When and How To Discuss the Birds and the Bees?John Cave Osborne
As the triplets get older, they come up with an ever increasing number of questions. Many of them pertain to the baby inside Mommy’s tummy. “Is the baby a girl?” Kirby will ask. “When will the baby get here?” Jack wants to know. “Will we have to share our toys with the baby?” Sam wonders.
All those questions are a-okay in my book. Certainly easy to answer. After each such one, I breathe a sigh of relief while wondering when the tough one will come. Because I fear the day when one of our wee threesome puts his or her pudgy hand on my wife’s belly and casually asks “How did the baby get in there?”
When the day does come, I hope that I handle it half as well as Amy Suardi handled it. She wrote a wonderful feature yesterday for Babble that I strongly encourage each and every parent to read. Aside from being delighted by Suardi’s charming account of how she answered the dreaded question from daughter, I was also enlightened by several aspects of her approach — most notably her decision to tell her daughter the truth in candid terms despite the fact that her little girl is only 5 years old.
Yet Suardi’s account proves that such a tender age is not too young to handle the truth about the birds and the bees. The more I think about it, the more it makes sense to tell your kids whenever you feel they are ready. And if they ask, odds are they’re ready. Regardless of what age they are.
Besides, if you continue to avoid the topic you’ll end up like that poor kid in my fifth-grade class who (true story) thought you made a baby by “holding hands and touching butts.”
Boy am I glad I wasn’t that guy. I knew way before fifth grade. But now that I think about it, I don’t remember exactly how old Iwas. Nor do I remember, for that matter, my parents ever sitting me down and having “the conversation” with me. Being the fifth of five kids, maybe I just picked it up from my older siblings.
OH. And from that book, Where Did I Come From. Have you ever heard of that one? It’s a classic. I must have read that thing a thousand times. Have you ever read it? If so, maybe you’ll remember the following excerpt. Talk about cutting to the chase:
MAKING LOVE — It’s called making love, because it all starts with the man and the woman loving each other… It’s a difficult feeling to describe, but if you can imagine a gentle tingly sort of tickle that starts in your stomach and spreads all over… When you’re feeling tickly you wriggle about a bit. It’s just the same here, except it’s a special kind of wriggling. The man pushes his penis up and down inside the woman’s vagina, so that both the tickly parts are being rubbed against each other. It’s like scratching an itch, but a lot nicer…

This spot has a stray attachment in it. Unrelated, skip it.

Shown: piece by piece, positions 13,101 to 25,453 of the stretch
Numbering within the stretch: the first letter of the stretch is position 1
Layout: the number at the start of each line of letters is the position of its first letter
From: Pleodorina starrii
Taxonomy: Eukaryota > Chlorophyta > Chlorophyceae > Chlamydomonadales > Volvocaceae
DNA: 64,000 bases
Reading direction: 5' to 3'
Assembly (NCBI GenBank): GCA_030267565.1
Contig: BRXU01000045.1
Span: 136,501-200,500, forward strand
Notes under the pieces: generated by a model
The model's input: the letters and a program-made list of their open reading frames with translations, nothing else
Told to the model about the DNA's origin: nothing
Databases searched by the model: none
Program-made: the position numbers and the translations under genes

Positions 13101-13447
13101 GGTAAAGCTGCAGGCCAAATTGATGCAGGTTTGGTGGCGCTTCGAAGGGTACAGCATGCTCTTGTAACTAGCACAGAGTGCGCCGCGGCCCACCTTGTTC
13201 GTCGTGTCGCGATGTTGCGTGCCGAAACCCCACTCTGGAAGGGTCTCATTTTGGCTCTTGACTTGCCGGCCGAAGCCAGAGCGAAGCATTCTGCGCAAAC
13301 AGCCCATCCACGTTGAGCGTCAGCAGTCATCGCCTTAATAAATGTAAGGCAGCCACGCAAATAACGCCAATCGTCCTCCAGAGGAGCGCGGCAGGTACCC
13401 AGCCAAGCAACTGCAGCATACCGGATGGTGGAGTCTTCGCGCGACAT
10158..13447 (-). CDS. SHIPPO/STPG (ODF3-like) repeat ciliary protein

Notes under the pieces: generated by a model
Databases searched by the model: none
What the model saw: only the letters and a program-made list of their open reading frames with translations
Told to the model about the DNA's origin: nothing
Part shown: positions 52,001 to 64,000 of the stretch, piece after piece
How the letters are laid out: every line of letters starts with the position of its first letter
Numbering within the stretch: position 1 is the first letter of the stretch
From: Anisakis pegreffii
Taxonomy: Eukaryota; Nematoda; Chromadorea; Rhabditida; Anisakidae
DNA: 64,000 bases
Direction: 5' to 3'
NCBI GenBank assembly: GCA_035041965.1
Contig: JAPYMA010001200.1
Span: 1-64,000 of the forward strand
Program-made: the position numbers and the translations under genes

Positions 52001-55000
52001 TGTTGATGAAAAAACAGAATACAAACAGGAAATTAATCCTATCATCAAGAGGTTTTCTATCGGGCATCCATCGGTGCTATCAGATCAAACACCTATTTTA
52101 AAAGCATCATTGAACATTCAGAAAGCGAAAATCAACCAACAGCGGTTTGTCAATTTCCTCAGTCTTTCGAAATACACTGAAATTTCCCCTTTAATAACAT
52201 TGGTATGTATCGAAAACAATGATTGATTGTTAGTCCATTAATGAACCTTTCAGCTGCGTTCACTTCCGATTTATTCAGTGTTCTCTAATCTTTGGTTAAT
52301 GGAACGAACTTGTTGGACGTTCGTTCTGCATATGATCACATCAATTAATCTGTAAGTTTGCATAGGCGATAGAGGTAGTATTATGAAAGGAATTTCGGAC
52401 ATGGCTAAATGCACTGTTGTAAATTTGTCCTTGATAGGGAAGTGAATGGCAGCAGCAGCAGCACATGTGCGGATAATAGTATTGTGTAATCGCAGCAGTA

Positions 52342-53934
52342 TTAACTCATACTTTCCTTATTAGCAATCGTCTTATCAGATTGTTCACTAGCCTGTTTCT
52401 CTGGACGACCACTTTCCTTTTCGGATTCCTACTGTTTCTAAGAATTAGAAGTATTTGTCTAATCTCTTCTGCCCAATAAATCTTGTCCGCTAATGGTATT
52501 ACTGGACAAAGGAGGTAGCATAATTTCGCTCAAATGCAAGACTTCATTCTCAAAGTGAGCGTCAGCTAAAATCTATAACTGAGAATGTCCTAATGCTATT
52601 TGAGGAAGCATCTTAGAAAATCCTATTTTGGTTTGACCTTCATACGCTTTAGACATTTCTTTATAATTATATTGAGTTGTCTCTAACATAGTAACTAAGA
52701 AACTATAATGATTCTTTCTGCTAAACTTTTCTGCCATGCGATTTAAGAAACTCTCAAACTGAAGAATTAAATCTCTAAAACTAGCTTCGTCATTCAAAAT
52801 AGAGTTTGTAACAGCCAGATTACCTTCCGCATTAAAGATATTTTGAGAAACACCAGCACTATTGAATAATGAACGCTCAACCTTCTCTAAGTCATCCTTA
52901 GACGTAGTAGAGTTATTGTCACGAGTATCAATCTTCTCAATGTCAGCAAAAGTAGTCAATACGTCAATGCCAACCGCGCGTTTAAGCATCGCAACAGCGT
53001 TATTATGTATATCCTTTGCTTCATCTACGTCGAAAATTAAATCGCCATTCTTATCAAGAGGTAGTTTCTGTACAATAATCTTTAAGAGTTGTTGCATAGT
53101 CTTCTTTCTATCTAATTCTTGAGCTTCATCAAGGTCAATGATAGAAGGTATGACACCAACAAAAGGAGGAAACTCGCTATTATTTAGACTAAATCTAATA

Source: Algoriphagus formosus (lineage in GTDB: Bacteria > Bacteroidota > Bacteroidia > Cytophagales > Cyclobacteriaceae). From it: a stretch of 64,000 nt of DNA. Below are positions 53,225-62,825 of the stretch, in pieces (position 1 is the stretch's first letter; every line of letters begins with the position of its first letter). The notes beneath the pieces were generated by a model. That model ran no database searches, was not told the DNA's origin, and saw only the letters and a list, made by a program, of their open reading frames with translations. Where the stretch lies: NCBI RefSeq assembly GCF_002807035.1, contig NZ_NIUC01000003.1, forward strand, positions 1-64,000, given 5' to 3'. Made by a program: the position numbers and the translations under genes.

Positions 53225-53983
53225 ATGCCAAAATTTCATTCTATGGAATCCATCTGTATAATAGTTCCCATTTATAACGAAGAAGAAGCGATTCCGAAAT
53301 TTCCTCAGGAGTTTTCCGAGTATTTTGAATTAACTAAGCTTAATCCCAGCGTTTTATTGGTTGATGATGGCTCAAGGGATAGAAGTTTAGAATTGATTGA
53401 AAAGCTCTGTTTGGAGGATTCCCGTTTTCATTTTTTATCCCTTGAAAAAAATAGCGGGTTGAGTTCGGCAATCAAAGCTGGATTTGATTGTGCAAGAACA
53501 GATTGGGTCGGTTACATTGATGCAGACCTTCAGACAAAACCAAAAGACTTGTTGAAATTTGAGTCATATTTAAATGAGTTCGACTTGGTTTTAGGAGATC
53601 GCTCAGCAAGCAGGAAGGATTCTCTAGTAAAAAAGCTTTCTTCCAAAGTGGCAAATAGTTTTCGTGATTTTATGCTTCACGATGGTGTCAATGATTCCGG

Now you may be thinking: If it’s so nice, why don’t people do it all the time? There are 2 reasons. Good as it is, you just can’t do it all day long. And the 2nd reason is that something really wonderful happens which puts an end to the tickly feeling, and at the same time starts the making of the baby…a tremendous big lovely shiver for both of them… (You know how it is when you have a tickle in your nose for a long time, and then you have a really big sneeze? It’s a little like that.) At the same time, a spurt of quite thick, sticky stuff comes from the end of the man’s penis, and this goes into the woman’s vagina.
Whoa. Talk about TMI. Though, technically, experts really do encourage parents to use the words “penis” and “vagina” when discussing the birds and the bees. But breaking down the big O? Probably not for me.
Nor does it sound like it’s for Suardi. In fact, she couldn’t even bring herself to use the biological terms. “Well,” she tells her daughter, “if you really want to know, a mommy and a daddy take off their clothes and the daddy sticks his pee-pee in the mommy’s wee-wee.
“Yeah,” Suardi admits to her readers, “I know I was supposed to use anatomical terms, but it sounded weird enough already.”
I’ll tell you what’s not weird. Suardi’s wonderful essay. Simply reflecting upon it will help me whenever it is I field the dreaded question. Or, for that matter, whenever I decide to head said question off at the pass. To read it, click HERE.